Evaluating the Impact of E-government on Citizens: Cost-Benefit Analysis

Evaluating the Impact of E-government on Citizens: Cost-Benefit Analysis

Tong-yi Huang (National Cheng-chi University, Taiwan) and Chung-pin Lee (National Cheng-chi University, Taiwan)
Copyright: © 2010 |Pages: 16
DOI: 10.4018/978-1-61520-931-6.ch003
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Since the early 1990s, the trend of e-government has attracted scholarly attention to the issue of how governments apply the information and communication technologies (the ICTs) in different services. While most studies focus on “what” and “how” questions of e-government, relatively little literature addresses the issue of “to what effect” it has on citizens. To fill this void, from user-centric perspective, this study examines Taiwan’s e-government performance, which has been ranked by international institutions as one of the top performers worldwide. The authors use a telephone interview data set from a survey conducted in 2007 with a random sample of 2000 respondents to analyze what impact the ICTs applications in administrative service and democracy improvement have on citizens in terms of cost and benefit. The authors’ findings show that e-government has had a significant, positive impact on citizens regarding their time saving, perception of information credibility, and satisfaction with the government. The results also suggest that the ICTs facilitate broader distribution of political information, a key to the success of e-democracy. The authors conclude this chapter by proposing suggestions for further strategic planning and critical research issues.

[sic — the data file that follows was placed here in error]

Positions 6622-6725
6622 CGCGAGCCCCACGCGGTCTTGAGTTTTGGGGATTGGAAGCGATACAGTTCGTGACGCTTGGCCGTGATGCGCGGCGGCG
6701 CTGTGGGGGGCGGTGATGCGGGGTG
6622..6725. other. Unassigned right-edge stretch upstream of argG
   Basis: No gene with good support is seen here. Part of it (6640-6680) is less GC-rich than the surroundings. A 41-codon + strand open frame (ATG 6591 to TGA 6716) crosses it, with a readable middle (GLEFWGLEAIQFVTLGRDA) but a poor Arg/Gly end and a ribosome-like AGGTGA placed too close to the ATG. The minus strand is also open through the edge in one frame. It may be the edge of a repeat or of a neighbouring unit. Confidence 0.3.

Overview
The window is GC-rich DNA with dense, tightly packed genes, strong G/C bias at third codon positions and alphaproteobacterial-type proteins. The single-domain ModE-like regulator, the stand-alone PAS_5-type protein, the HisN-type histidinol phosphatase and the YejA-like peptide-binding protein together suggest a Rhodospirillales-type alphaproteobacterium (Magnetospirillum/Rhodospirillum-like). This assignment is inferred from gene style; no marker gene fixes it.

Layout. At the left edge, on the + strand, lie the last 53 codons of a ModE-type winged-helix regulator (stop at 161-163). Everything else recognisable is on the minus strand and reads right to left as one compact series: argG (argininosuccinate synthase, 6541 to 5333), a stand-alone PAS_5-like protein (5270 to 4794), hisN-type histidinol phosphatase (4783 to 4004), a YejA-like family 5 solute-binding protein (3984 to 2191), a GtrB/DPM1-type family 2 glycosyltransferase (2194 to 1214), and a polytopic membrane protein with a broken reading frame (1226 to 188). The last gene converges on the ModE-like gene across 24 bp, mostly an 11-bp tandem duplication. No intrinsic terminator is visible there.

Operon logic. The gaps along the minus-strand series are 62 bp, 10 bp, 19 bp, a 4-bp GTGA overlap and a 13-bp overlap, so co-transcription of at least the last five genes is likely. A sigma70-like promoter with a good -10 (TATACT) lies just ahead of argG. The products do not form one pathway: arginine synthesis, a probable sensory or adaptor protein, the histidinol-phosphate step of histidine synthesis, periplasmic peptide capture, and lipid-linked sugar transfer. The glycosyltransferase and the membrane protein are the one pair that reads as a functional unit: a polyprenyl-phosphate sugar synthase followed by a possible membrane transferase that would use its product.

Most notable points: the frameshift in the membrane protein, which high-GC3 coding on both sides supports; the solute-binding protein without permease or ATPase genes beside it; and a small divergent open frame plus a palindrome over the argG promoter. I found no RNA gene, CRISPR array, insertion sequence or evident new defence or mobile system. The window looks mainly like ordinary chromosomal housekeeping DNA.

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Literature Review

Based on the perception that the ICTs can be a powerful tool to enhance the efficiency and effectiveness of public services and to improve the quality of public participation, modern democratic nations have been recognizing them as an important part of public governance since the early 1990s. In particular, “e-government” is the most significant innovation during this period of time both in academia and in the practical arena. The emergence of e-government could be traced to the accompanying report of the National Performance Review, which was called “Reengineering through Information Technology” in the Clinton Administration (Lenk & Traunmuller, 2002). Since citizens are the principal service receivers of e-government, citizens’ perspective regarding what the e-government services bring to citizens’ life should be important. There have been highly recommended qualifications that e-government has to satisfy users’ needs (Horan et al., 2006). This argument brings the first significance of assessing the impact of e-government on citizens. Unfortunately, most existing e-government research focused on the perspective from the supply side (Reddick, 2005), not the (user-centric) demand side. Whether there is a gap between the perspectives of citizens and bureaucrats is unknown (Moon and Welch, 2005), and the bureaucrats may not be aware of whether e-government achievements have already met citizens’ expectations.

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